WASHINGTON (AP) – A meticulous re-creation of a 3-year-old study of birds on a mountainside in Peru has given scientists a unique opportunity to show how the change in climate is pushing species away from the places to which they are better adapted.
Surveys of more than 400 bird species in 1985 and later in 2017 found that populations of almost all had declined, eight disappeared altogether and almost all had moved to higher elevations in what scientists call "an escalator to the extinction. " "
"Once you move as far as you can go, there is no other place left," said John W. Fitzpatrick, the study's author and director of Cornell's Laboratory of Ornithology. "On this particular mountain, some populations of climbing vines were literally eliminated."
It is not certain if the birds changed ranges due to temperature changes or indirect impacts, such as changes in the ranges of insects or seeds from which they feed.
These findings, published Monday in the Proceedings of the National Academy of Sciences, confirm what biologists had suspected for a long time, but had little opportunity to confirm. The existence of a 1985 bird study on the same mountain gave scientists a rare and useful baseline.
Previous research has documented habitats of birds and other species that rise in height or latitude in response to warming temperatures. But Mark Urban, director of the Center for Biological Risk at the University of Connecticut, who was not involved in the study, said he was the first to demonstrate what climate change models predicted: that rising temperatures will cause local extinctions.
"A study like this where you have historical data you can go back and compare to is very rare," Urban said. "As long as the species can disperse, you will see species marching towards the mountain, until the escalator becomes a stairway to heaven."
In 1985, Fitzpatrick established a base camp next to a river that runs down a mountain slope in southeastern Peru, with the objective of cataloging the habitat ranges of the tropical bird species that lived there. His team spent several weeks moving up and down the Cerro de Pantiacolla, using fine nets called fog nets to catch and release birds, and keeping detailed diaries of birds that captured, saw or heard chirping in the forests.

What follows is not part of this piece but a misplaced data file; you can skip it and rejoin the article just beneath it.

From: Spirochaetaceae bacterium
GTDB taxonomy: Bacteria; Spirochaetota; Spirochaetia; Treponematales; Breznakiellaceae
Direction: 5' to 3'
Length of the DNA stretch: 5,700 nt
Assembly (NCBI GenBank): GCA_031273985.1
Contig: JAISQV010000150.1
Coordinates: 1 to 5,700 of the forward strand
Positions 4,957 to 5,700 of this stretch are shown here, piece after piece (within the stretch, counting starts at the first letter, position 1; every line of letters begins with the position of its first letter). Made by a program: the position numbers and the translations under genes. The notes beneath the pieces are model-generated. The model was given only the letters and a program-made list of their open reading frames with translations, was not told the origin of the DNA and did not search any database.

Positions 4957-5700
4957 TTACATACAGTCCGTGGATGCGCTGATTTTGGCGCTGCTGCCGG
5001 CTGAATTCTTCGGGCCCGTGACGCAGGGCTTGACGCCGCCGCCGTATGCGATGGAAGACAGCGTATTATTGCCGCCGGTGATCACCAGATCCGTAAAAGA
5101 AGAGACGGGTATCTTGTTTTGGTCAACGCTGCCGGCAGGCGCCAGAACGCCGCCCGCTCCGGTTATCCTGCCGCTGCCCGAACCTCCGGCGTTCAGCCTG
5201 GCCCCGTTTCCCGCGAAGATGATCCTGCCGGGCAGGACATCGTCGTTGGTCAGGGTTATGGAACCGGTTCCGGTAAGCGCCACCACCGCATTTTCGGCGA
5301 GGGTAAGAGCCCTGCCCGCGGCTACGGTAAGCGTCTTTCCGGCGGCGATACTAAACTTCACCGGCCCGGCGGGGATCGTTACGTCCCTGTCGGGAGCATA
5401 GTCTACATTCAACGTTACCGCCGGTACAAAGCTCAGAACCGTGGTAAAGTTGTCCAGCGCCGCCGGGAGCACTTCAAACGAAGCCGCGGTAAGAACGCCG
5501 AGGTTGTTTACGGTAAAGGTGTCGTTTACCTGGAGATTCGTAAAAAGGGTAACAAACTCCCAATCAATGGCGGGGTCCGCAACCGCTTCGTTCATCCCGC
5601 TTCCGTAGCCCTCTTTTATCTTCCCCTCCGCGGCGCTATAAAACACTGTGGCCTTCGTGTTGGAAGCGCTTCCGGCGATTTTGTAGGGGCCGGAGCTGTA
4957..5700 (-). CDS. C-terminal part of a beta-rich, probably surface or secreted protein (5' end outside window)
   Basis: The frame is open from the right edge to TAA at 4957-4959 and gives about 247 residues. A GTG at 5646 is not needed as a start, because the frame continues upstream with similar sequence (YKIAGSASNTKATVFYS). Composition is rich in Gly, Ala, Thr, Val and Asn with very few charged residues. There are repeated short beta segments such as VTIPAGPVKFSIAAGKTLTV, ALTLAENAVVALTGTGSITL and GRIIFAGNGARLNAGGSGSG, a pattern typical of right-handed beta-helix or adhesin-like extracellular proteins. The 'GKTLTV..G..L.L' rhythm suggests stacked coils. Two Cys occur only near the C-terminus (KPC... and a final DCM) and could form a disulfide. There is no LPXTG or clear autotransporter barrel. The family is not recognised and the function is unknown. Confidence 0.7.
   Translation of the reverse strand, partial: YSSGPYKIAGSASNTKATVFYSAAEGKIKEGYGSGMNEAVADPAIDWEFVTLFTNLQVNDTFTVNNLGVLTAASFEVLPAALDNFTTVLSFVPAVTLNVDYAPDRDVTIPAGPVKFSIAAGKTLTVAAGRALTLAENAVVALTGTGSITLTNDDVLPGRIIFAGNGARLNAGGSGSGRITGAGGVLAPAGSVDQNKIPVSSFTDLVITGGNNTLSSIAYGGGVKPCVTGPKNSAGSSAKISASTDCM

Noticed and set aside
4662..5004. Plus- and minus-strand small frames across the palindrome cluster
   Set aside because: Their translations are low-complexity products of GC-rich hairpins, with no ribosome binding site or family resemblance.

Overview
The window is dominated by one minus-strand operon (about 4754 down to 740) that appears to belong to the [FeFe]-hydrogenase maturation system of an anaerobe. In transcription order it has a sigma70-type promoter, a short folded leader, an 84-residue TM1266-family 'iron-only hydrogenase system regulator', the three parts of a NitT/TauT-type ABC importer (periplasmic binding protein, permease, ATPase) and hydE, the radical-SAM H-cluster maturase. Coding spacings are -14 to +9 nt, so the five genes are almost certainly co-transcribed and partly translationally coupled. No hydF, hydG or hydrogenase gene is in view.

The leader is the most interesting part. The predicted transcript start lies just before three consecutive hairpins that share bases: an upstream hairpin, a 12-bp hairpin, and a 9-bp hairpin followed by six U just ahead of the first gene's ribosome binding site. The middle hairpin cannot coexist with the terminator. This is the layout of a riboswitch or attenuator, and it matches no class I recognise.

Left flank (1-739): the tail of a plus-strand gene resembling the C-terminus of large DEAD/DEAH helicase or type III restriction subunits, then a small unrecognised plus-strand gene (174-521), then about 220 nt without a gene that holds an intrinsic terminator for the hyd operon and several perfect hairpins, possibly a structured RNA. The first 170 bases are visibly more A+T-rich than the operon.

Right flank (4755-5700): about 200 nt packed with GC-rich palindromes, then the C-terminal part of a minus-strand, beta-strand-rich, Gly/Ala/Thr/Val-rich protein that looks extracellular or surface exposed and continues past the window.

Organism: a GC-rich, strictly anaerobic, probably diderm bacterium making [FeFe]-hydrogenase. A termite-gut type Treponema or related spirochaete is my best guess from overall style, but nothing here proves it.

Two years ago, Fitzpatrick passed his magazines, photos and other records to Benjamin Freeman, a postdoctoral fellow at the Center for Biodiversity Research at the University of British Columbia. Freeman, who has been researching tropical birds for more than a decade, set out to recreate the trip in August and September 2017. Using old photos of views of the mountains, his team located the same base camp.
Freeman largely recreates Fitzpatrick's path and methodology to see what happened in the intervening years, a period in which average temperatures in the mountain increased 0.76 degrees Fahrenheit (0.42 degrees Celsius). Because the mountain is on the edge of a national park, the area had not been disturbed.
In addition to deploying 40-foot (12-meter) fog nets on the slopes, Freeman's team placed 20 boxes of microphones on the mountain to record bird squeaks that might not be easily seen.
"We found that bird communities were moving down the slope to reach the climatic conditions they originally adapted to," said Freeman, the study's lead author. Near the top of the mountain, bird species moved upward at 321 feet (98 meters), on average.
"We believe that temperature is the main switch to explain why species live where they live on the slopes of the mountains," Freeman said. "A large majority of the species in our study were doing the same thing."
Birds adapted to live within narrow temperature bands, in regions without large seasonal variations, may be particularly vulnerable to climate change, Fitzpatrick said. "We should expect that what is happening on this mountaintop is happening more generally in the Andes and other tropical mountain ranges," he said.
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